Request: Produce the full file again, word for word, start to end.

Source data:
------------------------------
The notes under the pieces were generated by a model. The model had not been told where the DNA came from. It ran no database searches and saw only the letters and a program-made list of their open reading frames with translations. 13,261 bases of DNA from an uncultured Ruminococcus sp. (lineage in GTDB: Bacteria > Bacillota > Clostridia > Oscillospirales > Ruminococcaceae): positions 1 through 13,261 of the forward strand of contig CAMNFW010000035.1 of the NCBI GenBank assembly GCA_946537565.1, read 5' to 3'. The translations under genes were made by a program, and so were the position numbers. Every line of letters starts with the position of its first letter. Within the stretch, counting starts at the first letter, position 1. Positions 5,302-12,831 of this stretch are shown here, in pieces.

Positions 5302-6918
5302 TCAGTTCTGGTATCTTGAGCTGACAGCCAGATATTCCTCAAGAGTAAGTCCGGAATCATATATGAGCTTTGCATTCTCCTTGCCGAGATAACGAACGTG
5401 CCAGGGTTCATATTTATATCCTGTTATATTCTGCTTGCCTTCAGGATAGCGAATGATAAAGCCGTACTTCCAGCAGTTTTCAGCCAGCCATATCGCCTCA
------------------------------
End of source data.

The notes under the pieces were generated by a model. The model had not been told where the DNA came from. It ran no database searches and saw only the letters and a program-made list of their open reading frames with translations. 13,261 bases of DNA from an uncultured Ruminococcus sp. (lineage in GTDB: Bacteria > Bacillota > Clostridia > Oscillospirales > Ruminococcaceae): positions 1 through 13,261 of the forward strand of contig CAMNFW010000035.1 of the NCBI GenBank assembly GCA_946537565.1, read 5' to 3'. The translations under genes were made by a program, and so were the position numbers. Every line of letters starts with the position of its first letter. Within the stretch, counting starts at the first letter, position 1. Positions 5,302-12,831 of this stretch are shown here, in pieces.

Positions 5302-6918
5302 TCAGTTCTGGTATCTTGAGCTGACAGCCAGATATTCCTCAAGAGTAAGTCCGGAATCATATATGAGCTTTGCATTCTCCTTGCCGAGATAACGAACGTG
5401 CCAGGGTTCATATTTATATCCTGTTATATTCTGCTTGCCTTCAGGATAGCGAATGATAAAGCCGTACTTCCAGCAGTTTTCAGCCAGCCATATCGCCTCA